The best opportunity to "get more green" into Ontario's electricity
supply mix is to allow clean, sustainable sources of power to replace
ageing nuclear reactors when they reach the end of their operational
The graph below illustrates the gap which opens up as Pickering B
and Bruce B (in red and orange) come offline beginning in 2013 and
presents how additional clean options can fill this gap.
According to the Ontario Power Authority (OPA), the Ontario government must decide early in 2009
whether to rebuild or replace the Pickering B nuclear station scheduled
to come offline in 2013. A similar decision about the Bruce B nuclear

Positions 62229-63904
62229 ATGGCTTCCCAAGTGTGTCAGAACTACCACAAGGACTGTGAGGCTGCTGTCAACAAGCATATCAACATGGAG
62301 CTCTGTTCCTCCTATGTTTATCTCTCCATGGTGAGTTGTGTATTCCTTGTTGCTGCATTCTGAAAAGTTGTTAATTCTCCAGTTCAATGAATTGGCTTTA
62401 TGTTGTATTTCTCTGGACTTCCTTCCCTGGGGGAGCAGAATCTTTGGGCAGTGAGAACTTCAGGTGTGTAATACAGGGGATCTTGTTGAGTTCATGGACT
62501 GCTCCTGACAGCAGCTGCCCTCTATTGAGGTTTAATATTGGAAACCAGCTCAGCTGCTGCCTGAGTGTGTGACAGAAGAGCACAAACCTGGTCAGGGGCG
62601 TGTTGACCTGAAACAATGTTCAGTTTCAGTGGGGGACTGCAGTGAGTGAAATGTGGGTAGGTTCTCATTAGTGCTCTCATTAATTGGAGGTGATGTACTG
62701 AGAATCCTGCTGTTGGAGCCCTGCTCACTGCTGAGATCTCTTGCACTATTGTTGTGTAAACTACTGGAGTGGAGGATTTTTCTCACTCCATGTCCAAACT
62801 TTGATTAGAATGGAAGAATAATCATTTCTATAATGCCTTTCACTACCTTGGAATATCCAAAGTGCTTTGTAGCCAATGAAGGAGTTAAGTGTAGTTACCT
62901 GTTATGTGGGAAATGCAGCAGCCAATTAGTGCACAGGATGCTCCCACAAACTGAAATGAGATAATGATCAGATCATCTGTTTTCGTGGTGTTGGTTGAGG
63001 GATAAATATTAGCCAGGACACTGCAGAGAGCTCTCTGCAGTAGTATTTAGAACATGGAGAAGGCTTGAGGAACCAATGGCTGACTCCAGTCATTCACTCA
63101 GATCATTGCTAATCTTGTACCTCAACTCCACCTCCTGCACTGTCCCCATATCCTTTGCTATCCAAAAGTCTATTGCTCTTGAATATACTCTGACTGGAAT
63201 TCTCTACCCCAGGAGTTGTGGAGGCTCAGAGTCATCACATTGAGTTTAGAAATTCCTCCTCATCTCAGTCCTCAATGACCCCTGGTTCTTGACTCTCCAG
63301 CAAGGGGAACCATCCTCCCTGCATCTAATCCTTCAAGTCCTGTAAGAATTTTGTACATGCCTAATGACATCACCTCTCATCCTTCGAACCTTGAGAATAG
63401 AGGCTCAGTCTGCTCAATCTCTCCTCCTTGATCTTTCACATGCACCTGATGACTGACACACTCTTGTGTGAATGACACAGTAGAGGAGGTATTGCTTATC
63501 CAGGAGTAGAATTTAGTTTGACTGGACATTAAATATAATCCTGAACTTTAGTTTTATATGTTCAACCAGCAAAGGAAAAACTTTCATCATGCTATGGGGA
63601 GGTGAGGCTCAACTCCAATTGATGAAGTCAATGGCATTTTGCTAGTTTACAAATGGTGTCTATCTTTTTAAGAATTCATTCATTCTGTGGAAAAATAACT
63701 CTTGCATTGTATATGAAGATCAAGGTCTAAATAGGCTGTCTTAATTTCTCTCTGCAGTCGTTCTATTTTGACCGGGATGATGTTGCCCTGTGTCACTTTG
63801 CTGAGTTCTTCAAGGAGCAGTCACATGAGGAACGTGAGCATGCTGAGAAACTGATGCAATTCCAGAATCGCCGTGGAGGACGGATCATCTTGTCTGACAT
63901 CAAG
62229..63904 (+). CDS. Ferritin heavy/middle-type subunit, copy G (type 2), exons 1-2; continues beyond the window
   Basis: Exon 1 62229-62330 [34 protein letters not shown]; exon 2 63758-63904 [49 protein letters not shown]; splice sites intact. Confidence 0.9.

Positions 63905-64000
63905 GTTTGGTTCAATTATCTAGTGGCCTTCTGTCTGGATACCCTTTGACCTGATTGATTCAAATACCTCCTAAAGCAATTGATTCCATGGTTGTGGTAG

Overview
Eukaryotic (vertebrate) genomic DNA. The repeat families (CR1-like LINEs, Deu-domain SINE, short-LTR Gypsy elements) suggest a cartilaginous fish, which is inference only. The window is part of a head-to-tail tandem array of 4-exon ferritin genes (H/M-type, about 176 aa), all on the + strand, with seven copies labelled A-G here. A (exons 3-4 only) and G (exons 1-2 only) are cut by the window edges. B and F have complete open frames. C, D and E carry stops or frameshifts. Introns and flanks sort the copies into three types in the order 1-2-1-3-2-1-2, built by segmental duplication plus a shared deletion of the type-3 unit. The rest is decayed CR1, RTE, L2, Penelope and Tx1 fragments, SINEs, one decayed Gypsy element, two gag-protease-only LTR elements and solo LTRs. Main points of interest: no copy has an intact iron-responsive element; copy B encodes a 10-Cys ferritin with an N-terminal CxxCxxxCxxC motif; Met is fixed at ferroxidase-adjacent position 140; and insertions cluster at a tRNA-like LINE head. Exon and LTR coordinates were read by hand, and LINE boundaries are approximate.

station must be made within the mandate of this government as well.
However, by framing these two decisions as "either rebuild or replace"
nuclear stations, the OPA has failed to consider the option of
expanding renewable energy beyond the minimum in the supply mix
directive. There is a better green energy choice: Replace aged nuclear reactors with quick-to-deploy green energy sources and conservation.
Instead, the OPA has given the government an unpalatable choice:
rebuild old reactors at high cost and high risk or build new nuclear
plants by 2020. Both options increase fossil generation until reactors
are refurbished or built, resulting in the risk of higher greenhouse